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Old 08-01-2005, 03:21 PM   #36
Join Date: Oct 2004
Posts: 59
Re: Does Budo require a sense of shame?

David, I am still digesting. I have some notions of "duty" and "responsibility," and shame as something measured against "what could be" rather than "what should be", but I can't get a handle on it.
Let me just answer this for now: I agree that not everything should be "good enough" (at least that's what I understand you to say at this point). I have a child, and that is what keeps me wondering about and examining everything. I may indeed dabble in aikido, and that's good enough for my purposes; I do not dabble in parenting. This is a conscious choice I am making that is relevant for me and my situation. It is not a choice that everybody makes. Indeed, not everyone makes a choice.

As to the notion of "true self" and "sense of self" - the distinction confuses me: we all know the person who lacks situational awareness and who may well think they're God's gift to mankind while everybody avoids them, but where lies the "true self" in that? To compensate for the "bad things" that you don't understand and do not have the tools to change by glazing "good" over it makes for basic survival - I think - and is a fairly common strategy. Can you live with yourself if you're an asshole? I don't know how, but people do it all the time. Why people are unable to see it, or unable to affect change if they do, is not, I think, tied to a lack of concern or shame, but rather the lack of impetus and the tools to do so. This is not a problem of modernity, it's a matter of circumstance. How you as "the other" choose to deal with it is the other side of the coin, of course. I think that's why I've got "responsibility" on my mind - to yourself and others. Let me think some more...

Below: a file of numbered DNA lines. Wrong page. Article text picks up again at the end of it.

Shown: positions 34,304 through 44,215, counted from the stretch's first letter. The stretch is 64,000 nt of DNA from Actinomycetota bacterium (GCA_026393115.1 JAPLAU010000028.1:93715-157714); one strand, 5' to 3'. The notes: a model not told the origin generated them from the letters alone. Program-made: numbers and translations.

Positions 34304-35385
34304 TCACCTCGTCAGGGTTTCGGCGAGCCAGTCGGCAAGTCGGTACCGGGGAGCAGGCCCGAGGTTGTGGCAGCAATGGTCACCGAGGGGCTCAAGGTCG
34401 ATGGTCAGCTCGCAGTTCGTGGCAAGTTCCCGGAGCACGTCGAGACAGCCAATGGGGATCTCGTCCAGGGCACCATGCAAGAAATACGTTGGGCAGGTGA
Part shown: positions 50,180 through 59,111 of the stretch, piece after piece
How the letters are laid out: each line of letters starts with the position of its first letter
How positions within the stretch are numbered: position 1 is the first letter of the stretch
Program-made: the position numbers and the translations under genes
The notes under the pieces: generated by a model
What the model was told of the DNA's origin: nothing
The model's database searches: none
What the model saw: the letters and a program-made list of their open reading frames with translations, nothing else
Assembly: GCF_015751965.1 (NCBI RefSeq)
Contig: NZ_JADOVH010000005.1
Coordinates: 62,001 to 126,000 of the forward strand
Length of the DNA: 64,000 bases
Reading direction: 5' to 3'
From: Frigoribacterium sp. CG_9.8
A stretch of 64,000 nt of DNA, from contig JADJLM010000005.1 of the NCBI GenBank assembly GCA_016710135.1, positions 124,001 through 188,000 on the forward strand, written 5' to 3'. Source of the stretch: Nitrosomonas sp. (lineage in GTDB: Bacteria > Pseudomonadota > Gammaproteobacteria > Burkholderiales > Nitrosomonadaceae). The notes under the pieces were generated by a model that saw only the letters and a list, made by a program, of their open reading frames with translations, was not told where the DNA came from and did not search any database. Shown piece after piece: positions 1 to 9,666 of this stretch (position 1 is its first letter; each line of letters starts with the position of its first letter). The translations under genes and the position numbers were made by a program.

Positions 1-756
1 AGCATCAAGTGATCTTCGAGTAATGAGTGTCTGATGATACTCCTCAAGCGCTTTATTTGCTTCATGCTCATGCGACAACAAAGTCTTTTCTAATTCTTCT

How this relates to budo/training I am not sure. All I know is I would not be as happy with my dojo if there was an overt expectation that I use aikido to examine myself and my motives directly. For me, that is just not the setting. That we do pick up on things and discuss such issues periodically and generally - such as impatience - is a benefit, but it is subtle and not directly pursued in class. Training to me is energy and joy, it fuels my day. My child gives me energy and joy and anxiety and thoughts and wishes and ideals and lots of things to struggle with and discover.
Okay, that was longer than I intended. I've printed out your last post and will study it further. Great mind-mover, this one.
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